In Re Dependency of Penelope B.

Annotate this Case

104 Wn.2d 643 (1985)

709 P.2d 1185

In the Matter of the Dependency of PENELOPE B. PENELOPE B., ET AL, Petitioners, v. R.B., ET AL, Respondents.

No. 50328-1.

The Supreme Court of Washington, En Banc.

November 14, 1985.

Kenneth O. Eikenberry, Attorney General, Nancy F. Sloane, Michael E. Grant, and Lee Ann Miller, Assistants, and Frank Hoover, for petitioners.

*644 Richard L. Cease, Public Defender, and Douglas A. Boe, Assistant, for respondents.



This case deals with allegations of child sexual abuse in the home and with evidentiary rules which apply in dependency proceedings where the child does not or cannot testify.

We granted discretionary review of an order of the Superior Court, Juvenile Division, which dismissed the dependency petition filed in this case by a caseworker for the Washington State Department of Social and Health Services. The dismissal was granted on motion of the parents (R.B. and M.B., respondents herein) after a full fact-finding hearing on the merits of the petition.

The dependency petition alleged that Penelope B., age 6 at the time the petition was filed, was a dependent child in accordance with RCW 13.34.030(2), in that she was abused or neglected as defined in RCW 26.44. The petition also alleged that the child's parents were not willing and capable of adequately caring for her with the result that she was in circumstances which constituted a danger of substantial damage to her psychological or physical development. By way of specific facts, the petition alleged:

The child has been or believes she has been sexually abused by her father because her father has asked her to perform oral sex with him. The child states he has told her not to tell anyone. The child says she is fearful. These acts have occurred in the family home and the mother has failed to protect her.

An extensive hearing was held where the parties were represented by counsel and the child by her guardian ad litem. Witnesses testified for the Department, the parents and the guardian ad litem. A total of 15 witnesses, including the parents, testified. In lieu of findings of fact and *645 conclusions of law, the trial court prepared and filed a written memorandum decision. Therein it conscientiously and comprehensively reviewed the evidence, stated the facts it found, and set forth its conclusions of law, reasoning and decision.

In commencing its review and analysis of the evidence, the trial court wrote:

The State's case for dependency against the natural parents, Mr. and Mrs. [B.], is based on alleged sexual contact between the little girl, Penelope, and her father and is revealed, if at all, by statements of the girl herself, made to third parties, case workers, therapists, foster mother and upon examinations made by one physician-psychiatrist, Dr. Larry Freeman. The statements were objected to as hearsay by the respondents, but the testimony was admitted by the court subject to possible corroboration with the intended reservation of the court to strike the hearsay statements if not corroborated. While both sides in places objected to evidence on the grounds that the same was hearsay and that issue was contested with great vigor in court, neither side prepared or presented to the court a brief of authorities to support its position. With the [sic] reservation in mind, the court makes the following recount evaluation of portions of the testimony presented and offered:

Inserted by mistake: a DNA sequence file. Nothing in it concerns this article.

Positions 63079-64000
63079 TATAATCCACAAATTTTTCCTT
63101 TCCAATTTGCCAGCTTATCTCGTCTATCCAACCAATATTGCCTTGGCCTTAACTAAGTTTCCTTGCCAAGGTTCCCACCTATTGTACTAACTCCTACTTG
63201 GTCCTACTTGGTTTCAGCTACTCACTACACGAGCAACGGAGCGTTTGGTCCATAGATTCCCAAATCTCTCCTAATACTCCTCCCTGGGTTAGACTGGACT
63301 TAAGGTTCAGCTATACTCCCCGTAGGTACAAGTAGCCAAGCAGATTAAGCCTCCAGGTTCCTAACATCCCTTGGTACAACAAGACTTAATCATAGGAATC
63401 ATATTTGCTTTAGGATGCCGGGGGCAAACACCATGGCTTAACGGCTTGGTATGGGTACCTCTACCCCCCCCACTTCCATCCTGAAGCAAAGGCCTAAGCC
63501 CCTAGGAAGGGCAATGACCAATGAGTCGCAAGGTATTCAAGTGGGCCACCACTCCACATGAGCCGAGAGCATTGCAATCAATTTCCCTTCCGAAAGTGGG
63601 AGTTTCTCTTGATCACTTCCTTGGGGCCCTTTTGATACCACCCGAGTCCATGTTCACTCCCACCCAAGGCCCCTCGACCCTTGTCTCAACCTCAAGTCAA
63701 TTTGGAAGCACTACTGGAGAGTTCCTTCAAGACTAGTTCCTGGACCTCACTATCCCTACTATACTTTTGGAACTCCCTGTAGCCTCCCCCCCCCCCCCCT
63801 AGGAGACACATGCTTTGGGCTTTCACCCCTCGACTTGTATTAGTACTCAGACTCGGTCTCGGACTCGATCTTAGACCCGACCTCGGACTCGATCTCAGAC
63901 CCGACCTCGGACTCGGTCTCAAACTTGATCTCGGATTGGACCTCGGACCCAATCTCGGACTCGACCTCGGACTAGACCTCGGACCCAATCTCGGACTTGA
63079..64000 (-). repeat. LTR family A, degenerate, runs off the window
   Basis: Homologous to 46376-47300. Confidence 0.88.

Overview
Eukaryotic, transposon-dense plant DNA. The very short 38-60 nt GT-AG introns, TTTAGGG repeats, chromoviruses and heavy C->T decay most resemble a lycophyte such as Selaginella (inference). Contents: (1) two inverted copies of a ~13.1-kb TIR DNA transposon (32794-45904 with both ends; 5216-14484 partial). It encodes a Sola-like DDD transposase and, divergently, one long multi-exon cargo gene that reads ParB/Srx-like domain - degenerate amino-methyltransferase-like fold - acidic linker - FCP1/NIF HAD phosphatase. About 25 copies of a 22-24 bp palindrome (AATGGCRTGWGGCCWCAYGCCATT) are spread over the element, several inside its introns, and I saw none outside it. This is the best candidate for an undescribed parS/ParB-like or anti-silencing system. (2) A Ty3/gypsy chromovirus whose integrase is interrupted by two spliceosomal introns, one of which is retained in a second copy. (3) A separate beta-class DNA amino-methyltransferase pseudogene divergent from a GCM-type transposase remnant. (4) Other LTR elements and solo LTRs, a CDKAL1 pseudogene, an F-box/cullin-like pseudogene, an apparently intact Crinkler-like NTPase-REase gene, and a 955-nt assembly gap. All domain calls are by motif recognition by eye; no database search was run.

The trial court in its memorandum decision also observed that "the State's case is based entirely upon hearsay evidence of statements made by a five year old child." It concluded:

This case is of great concern to the court. The petition and charges contained therein are serious not only to the future of the child but also to the future of respondents and their entire family. In this respect the court notes the wording of RCW 13.34.020, which reads as follows: "The Legislature declares that the family unit is a fundamental resource of American life which should be nurtured. Toward the continuance of this principle, the Legislature declares that the family unit should remain intact in the absence of compelling evidence to the contrary." *646 Here the State's case is based entirely upon hearsay evidence of statements made by a five year old child. The State has chosen to make the child unavailable by declaring that the child is not competent to be a witness. Assuming that this unilateral determination makes her unavailable as a witness under the rules of evidence and RCW 9 A. 44.120, this court feels that in the absence of corroboration such testimony does not possess the necessary indicia of reliability to permit it to be binding upon the court and the parties to this action. It is the finding of the court that the hearsay testimony of the child, Penelope, must be stricken from the proof in this case, that the State has failed to carry its burden of proof by a preponderance of the evidence ...